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By CIOinsight  |  Posted 01-05-2005 Print Email
: Technology">
TECHNOLOGY

There are some success stories, but because there are no end-to-end systems, implementation can be treacherous.

One company that has enjoyed some strategic success through its use of HCM software is WellPoint Inc., one of the nation's largest health-benefits companies, with over 38,000 employees, and $37 billion in revenues. HCM has been de rigeur in the WellPoint HR department since 1998, says staff vice president of human resources information systems Chuck Moore. Back then, the company was experiencing unhealthy employee turnover that cost roughly $60 million each year. "This is a real numbers-oriented company, and employee churn was an issue," he says.

WellPoint partnered with PeopleSoft to install HCM software, all the while talking to employees to identify trouble spots—such as managers who might need additional training, or ensuring that important skills didn't walk out the door with departing employees. The data was added to a repository that could be aggregated and analyzed—and action was taken on the results. In addition to adding training courses, managers' bonuses were based partly on turnover reduction. The company also unveiled an annual employee survey of roughly 100 questions on everything from job satisfaction to their perceptions of HR. The results are presented to the executive team and managers, who in turn use the information to make procedural changes.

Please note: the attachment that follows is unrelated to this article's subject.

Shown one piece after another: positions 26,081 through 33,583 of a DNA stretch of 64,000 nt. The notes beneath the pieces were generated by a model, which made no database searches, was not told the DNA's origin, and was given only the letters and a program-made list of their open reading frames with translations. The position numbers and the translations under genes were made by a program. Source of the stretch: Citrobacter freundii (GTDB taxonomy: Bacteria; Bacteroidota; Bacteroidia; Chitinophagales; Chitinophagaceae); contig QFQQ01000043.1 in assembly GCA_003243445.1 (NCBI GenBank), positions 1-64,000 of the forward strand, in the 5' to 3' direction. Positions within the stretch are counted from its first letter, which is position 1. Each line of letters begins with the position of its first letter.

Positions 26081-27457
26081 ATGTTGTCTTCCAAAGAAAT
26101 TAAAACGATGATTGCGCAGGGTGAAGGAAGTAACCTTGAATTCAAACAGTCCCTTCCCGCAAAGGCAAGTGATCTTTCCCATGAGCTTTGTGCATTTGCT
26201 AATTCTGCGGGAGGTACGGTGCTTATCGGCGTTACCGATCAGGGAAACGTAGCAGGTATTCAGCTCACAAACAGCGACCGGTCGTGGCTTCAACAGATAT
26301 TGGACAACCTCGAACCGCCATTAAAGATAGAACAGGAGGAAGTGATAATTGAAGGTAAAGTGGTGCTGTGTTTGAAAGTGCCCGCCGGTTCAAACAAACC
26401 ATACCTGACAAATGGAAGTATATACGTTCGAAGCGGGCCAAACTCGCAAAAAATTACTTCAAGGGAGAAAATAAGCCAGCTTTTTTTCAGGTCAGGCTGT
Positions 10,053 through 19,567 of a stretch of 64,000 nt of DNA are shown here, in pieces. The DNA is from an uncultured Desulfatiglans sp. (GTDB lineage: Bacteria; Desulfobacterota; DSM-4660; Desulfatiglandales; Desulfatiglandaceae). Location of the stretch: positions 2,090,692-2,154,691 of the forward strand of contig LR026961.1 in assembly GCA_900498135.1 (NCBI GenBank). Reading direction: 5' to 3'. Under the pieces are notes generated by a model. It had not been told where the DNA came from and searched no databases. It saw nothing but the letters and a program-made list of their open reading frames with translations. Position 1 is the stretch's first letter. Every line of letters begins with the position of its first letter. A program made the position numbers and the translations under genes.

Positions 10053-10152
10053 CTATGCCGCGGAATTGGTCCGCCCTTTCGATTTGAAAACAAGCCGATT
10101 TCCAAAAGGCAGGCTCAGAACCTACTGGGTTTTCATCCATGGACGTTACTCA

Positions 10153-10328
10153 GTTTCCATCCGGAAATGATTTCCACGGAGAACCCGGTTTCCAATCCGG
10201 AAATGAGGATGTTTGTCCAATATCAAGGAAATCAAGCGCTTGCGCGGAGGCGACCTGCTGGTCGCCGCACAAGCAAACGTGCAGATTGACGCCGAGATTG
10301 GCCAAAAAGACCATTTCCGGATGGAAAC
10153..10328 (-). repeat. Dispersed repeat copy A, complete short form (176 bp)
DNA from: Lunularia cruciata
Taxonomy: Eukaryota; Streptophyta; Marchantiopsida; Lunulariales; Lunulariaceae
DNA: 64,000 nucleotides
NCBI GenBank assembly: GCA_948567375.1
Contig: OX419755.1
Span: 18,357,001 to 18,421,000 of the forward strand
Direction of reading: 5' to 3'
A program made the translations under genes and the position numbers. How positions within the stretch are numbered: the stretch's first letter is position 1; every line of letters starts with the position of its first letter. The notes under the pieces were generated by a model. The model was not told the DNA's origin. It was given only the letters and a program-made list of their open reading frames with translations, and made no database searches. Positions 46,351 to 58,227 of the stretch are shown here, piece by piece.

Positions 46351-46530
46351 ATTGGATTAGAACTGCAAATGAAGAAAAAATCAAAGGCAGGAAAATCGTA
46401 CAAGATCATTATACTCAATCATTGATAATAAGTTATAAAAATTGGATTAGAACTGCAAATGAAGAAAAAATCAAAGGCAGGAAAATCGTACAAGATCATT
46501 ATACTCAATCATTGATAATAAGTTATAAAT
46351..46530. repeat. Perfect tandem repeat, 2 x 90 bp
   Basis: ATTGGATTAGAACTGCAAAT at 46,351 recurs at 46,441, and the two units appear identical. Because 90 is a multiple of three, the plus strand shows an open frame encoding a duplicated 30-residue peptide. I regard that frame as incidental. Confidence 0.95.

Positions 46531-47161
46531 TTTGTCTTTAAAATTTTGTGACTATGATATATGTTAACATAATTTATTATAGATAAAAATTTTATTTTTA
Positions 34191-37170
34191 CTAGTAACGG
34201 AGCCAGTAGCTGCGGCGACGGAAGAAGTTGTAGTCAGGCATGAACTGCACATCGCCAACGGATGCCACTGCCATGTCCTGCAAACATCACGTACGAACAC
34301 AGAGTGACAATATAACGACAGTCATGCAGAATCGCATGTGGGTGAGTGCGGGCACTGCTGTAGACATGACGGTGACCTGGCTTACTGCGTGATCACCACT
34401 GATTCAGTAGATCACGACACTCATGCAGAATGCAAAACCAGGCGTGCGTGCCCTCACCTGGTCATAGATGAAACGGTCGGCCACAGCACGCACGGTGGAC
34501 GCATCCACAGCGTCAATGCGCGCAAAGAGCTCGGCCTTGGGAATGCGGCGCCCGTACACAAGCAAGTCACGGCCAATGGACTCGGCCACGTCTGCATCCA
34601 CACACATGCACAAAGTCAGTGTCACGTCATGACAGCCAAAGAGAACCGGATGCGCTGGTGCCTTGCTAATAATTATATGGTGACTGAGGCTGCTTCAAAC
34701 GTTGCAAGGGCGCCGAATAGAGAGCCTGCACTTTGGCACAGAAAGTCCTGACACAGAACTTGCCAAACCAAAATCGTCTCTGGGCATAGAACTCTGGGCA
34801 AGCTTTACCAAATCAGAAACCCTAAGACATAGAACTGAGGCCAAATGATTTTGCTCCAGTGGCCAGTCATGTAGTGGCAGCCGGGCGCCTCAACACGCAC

For example, one survey revealed that employees felt they had limited job advancement potential because of a rule that required them to get permission from their managers to apply for another job inside the company. After changing the rule, internal promotions increased by roughly 15 percent, Moore says. And within three years, employee churn was reduced by half.

Since 1998, WellPoint—which has grown from 7,000 employees in 1997 to 38,000 in 2004—has added several modules to its HCM system, including self-service benefits administration, an employee portal and succession planning software.

Moore claims that the company's growth has been significantly aided by its HCM program. Since putting the system in place, he says, "our churn has gone down every year, our satisfaction has gone up every year, and every year we have exceeded the previous year's profitability. Those lines are all going in the same direction."

The success that WellPoint has found in HCM came over a long period of time and required quite a bit of juggling. The succession planning module, for example, wasn't offered by PeopleSoft; Moore had to find a separate vendor to provide it. "I don't think there's any one vendor out there that can deliver end-to-end HCM. The large ERP companies have been traditional providers of HRMS systems and are adding HCM modules into their system, but they're not as mature as those from other players," says Symons of Forrester Research.



 

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